Hence, our market share has decreased significantly, and the challenge for us is how to increase our lost market share in Pakistan. To be honest, this is going to be a challenging task because Pakistan is a price sensitive market.

However, on the other hand, we are learning that there are segments of market in Pakistan that value quality and assurances from the Malaysian producers, and we see some kickback coming to the Malaysian producers and exports. We are also seeing a development of packed-products. The market for packed products is increasing in Pakistan, which I think offers a potential for growth for Malaysian palm oil. We need to work on this with our distributors in Pakistan. This is one of our agendas for 2018.

Coming to consumption, the consumption patterns in Pakistan are pretty varied. You have the affluent segment that is sometimes blamed for over consuming oil and fats. It is typical of what you see in the rest of the subcontinent; let it be Pakistan, India, Bangladesh and all the way to Sri Lanka. The poorer segment of the population on the other hand, is under consuming fats and oil. Ideally, fat consumption should be at least 25 to 30 percent of your daily energy requirement. If you factor that along with Pakistan’s population, there is significant room for growth for all oils and fats in the country. And as the economy develops and per capita income increases, one of the first things that the population spends on is food, especially oils and fats. If that happens, you will see a significant growth in total oil consumption in the Pakistani market.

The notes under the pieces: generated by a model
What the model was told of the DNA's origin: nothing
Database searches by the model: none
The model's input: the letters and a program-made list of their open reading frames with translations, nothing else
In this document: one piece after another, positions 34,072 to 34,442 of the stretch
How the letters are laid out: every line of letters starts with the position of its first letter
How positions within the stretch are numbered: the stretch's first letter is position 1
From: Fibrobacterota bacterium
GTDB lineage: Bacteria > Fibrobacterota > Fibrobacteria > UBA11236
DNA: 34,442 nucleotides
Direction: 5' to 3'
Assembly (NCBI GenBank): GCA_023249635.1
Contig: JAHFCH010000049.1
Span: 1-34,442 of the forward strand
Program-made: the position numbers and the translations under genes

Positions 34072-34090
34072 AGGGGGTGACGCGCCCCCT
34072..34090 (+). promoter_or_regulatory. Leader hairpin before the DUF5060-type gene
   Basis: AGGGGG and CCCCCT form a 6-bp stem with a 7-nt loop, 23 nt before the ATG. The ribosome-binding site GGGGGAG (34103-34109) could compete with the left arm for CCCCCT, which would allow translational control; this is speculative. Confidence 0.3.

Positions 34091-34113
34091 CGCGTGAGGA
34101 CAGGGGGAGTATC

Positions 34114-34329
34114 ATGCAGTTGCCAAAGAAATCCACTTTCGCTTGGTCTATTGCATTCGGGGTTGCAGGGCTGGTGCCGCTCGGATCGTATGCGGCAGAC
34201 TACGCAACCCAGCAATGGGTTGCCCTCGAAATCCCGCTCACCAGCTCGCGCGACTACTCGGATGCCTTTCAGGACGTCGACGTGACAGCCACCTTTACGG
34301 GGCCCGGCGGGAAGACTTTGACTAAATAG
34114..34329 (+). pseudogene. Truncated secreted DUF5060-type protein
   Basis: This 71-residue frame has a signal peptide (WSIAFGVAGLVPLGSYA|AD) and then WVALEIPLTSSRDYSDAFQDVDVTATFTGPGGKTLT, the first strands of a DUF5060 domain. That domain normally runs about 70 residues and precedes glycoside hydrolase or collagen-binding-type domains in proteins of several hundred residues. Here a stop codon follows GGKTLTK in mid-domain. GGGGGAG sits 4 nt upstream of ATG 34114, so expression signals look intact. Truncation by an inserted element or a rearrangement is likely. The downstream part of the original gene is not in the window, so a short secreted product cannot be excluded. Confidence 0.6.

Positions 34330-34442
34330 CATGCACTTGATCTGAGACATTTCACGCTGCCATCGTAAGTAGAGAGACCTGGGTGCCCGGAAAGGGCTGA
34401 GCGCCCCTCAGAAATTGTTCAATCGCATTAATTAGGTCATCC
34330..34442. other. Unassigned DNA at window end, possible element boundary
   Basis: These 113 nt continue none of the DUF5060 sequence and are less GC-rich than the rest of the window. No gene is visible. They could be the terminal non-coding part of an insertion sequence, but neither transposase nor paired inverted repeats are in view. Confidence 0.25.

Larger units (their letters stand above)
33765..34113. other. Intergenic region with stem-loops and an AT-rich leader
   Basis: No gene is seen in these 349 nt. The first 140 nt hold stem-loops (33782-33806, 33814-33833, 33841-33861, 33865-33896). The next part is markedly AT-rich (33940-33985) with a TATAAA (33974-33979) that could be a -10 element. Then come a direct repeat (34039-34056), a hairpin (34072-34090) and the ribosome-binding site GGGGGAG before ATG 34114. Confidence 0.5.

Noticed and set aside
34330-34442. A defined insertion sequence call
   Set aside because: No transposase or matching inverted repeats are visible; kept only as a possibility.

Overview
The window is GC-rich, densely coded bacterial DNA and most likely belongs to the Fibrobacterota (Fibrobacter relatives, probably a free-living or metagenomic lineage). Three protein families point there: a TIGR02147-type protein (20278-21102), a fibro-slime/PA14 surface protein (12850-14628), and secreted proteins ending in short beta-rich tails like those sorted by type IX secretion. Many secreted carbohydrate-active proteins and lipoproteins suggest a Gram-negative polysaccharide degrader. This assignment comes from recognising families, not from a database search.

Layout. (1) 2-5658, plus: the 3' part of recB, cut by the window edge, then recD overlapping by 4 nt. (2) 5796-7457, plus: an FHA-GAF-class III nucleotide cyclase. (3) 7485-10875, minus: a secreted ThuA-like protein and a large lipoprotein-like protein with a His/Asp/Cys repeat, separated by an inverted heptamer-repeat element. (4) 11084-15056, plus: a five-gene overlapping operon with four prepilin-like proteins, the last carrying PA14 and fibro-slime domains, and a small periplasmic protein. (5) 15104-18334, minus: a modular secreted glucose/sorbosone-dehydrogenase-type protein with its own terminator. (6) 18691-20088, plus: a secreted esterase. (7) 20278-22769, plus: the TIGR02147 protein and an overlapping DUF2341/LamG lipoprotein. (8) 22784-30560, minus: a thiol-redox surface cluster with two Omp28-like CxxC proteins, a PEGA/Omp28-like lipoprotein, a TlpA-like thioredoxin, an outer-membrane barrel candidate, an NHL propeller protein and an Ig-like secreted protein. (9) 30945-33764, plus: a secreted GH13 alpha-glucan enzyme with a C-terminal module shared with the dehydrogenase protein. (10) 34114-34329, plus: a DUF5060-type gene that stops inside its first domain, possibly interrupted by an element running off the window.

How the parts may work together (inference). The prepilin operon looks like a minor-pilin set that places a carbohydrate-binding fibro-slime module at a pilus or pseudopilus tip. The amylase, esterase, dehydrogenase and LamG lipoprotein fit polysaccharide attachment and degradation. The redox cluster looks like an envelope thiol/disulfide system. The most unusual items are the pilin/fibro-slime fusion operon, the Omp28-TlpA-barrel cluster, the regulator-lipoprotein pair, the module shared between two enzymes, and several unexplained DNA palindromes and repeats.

BRR: Do you think there are any government policies that discriminate against Malaysian palm oil?

KS: No, there are no trade barriers. It’s just that the competition has affected Malaysian palm oil. Price-wise, we are a little bit disadvantaged because our production cost can be slightly higher. Secondly, there is a requirement for crude palm oil to flow into Pakistan so that the refineries there can refine the product. It becomes a challenge for Pakistan to depend completely on Malaysian palm oil because of the 7-7.5 percent duty we have on our crude palm oil exports; furthermore, the FTA between Indonesia and Pakistan has facilitated Indonesian exports into Pakistan’s market.

BRR: If rising per capita income can offer a significant room for growth to Malaysian palm oil, does it mean that the Malaysian palm oil is superior in quality to Indonesian palm oil?